Black Hollow Cage (2017)
Written & Directed by Sadrac González-Perellón
Ambiguity in media is often the point of frustration for many audience members. I can remember in college where classes read texts that left all the answers up in the air encountering students who would get red-faced with anger over the lack of finality. I was always the opposite; I cherished stories that left me hanging; they would linger in my mind for a long time. These texts were worth going back to and analyzing deeper. This comes down to two different ways of looking at life. Some people get very upset if they feel they don’t have a handle on the way the universe works and seeing it not correspond to their values. Other people accept the mystery of the void and keep going, knowing there will be blank spots and bumps in the road, that a lack of meaning is inevitable. I fall into the latter camp and so too does this film.
Black Hollow Cage is very far from a perfect movie; it tackles time travel, which is always a daunting challenge and pulls it off reasonably well. Alice is a pre-teen girl who has just received a robotic arm to replace the one she lost in a recent car accident. She has become cold and distant towards her father, and her mother’s consciousness appears to be contained inside an audio unit on her dog’s collar. The trio lives in isolation in the countryside, dwelling within a clean, industrial designed house. One day, while walking her Mum, Alice stumbles across a large black cube in the middle of the forest. A hole opens, and she pulls out a slip of paper with a note scrawled on it: “They are not to be trusted.” Hours later, her father returns home with two injured strangers whose attacker is out there in the woods.
The film is very much in the vein of cosmic/weird horror. The origins of the black cube are never revealed, and the plot only works to make its starting point even more confused. However, this is just in line with the Lovecraftian mystery the director is evoking. Every science fiction element of the film is embedded in the emotional stakes rather than being something technically possible. These are more akin to Jorge Luis Borges than hard science fiction. The narrative manages to twist back on itself a couple of times, and those loops are where most of the interesting things happen.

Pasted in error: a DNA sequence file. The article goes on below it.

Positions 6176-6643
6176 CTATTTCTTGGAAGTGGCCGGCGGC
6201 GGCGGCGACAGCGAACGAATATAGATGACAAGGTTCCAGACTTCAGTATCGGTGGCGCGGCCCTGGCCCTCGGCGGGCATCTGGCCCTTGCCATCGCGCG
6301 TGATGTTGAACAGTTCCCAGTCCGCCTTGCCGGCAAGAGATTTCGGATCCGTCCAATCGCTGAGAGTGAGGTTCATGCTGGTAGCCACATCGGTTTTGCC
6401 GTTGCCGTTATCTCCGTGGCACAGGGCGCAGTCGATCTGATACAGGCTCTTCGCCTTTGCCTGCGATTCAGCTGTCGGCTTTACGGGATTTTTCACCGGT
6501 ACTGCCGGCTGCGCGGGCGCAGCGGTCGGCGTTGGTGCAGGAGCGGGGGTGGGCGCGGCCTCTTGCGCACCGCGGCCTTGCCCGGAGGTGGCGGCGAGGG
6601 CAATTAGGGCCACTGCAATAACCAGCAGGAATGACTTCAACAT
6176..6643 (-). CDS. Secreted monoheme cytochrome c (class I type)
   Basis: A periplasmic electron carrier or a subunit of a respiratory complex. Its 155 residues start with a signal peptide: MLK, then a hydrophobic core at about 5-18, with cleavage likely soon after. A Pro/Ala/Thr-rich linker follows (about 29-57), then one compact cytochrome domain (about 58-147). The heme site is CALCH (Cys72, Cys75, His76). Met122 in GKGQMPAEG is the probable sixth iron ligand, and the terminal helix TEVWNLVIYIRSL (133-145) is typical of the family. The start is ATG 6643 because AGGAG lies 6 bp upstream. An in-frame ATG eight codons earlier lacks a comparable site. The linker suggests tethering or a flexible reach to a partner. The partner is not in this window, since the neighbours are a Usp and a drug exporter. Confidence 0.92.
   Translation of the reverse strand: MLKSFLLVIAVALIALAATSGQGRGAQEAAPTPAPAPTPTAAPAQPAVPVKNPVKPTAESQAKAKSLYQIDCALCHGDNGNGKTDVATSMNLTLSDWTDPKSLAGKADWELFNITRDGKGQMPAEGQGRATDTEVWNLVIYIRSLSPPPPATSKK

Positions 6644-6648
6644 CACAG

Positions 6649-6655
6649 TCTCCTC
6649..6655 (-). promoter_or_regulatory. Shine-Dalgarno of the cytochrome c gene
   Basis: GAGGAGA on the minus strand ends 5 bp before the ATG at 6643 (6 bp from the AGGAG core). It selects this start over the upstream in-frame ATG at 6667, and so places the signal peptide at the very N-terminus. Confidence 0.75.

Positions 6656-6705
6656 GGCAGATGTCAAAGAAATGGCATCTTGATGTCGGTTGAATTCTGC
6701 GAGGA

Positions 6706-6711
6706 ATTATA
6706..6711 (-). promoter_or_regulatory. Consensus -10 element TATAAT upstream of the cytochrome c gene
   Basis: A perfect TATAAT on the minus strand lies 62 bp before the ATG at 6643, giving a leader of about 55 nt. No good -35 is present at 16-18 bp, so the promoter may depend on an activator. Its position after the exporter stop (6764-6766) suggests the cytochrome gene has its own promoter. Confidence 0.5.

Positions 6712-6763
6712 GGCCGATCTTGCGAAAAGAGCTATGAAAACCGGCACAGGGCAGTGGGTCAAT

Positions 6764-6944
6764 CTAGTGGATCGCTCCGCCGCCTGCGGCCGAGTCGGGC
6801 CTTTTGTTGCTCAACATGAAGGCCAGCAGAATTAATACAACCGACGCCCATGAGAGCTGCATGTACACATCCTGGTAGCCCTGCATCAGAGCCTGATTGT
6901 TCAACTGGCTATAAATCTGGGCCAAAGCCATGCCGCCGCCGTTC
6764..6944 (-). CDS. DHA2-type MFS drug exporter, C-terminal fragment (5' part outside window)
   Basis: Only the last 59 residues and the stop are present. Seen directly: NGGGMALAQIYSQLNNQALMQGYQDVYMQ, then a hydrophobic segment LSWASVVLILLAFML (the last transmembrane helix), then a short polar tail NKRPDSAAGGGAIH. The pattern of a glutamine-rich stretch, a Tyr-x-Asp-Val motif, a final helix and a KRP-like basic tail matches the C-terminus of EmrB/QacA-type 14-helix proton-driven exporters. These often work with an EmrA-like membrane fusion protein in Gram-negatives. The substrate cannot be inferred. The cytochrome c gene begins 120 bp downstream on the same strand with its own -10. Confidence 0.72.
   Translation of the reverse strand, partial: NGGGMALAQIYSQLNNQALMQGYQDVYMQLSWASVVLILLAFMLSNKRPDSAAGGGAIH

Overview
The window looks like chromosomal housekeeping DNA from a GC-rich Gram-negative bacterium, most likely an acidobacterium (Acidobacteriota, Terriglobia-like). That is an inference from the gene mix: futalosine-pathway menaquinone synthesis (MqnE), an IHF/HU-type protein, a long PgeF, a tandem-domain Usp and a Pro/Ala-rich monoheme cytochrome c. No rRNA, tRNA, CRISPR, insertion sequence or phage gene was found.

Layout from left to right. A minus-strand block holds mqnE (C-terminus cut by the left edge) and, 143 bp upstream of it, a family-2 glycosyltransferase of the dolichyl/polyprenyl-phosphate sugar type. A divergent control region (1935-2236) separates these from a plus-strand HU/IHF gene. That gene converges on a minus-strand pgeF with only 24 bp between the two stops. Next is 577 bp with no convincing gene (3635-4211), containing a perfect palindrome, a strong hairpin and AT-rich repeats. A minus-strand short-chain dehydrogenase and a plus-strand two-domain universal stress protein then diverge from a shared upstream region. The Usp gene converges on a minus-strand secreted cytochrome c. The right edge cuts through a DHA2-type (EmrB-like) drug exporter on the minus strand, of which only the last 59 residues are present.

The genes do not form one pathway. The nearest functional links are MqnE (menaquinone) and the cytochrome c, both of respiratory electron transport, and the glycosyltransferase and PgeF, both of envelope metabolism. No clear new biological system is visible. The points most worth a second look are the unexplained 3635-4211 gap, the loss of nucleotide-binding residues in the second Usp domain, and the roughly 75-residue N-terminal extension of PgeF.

The aspects of the picture that will likely drive audiences into frustration are the intentional wooden, numb acting style. Characters behave as if they exist in a Wes Anderson world, without the pithiness. The acting is hard to judge as a result because it doesn’t fit the mold you’re anticipating. The two big emotional outbursts don’t play too well, both Alice and her father get a moment. Alice is a little better, but her dad’s breakdown doesn’t work for me at all. The mysterious strangers are cold and alien, which fits the creepy tone the movie needs to have to work.
My overall impressions after watching Black Hollow Cage is that it’s a very strong meditation on guilt and grief. Alice has lost trust in people after her accident, and she and her father’s encounter with the strangers heighten that exploration. There’s a lot of questions around the black cube and Alice’s near-immediate trust in it, which ties into her mistrust of others. The cube feeds her paranoia and leads her to commit some pretty gruesome acts. While the plot plays out to justify Alice the mystery surrounding the cube in the forest leaves many lingering questions about what force is manipulating events from the outside.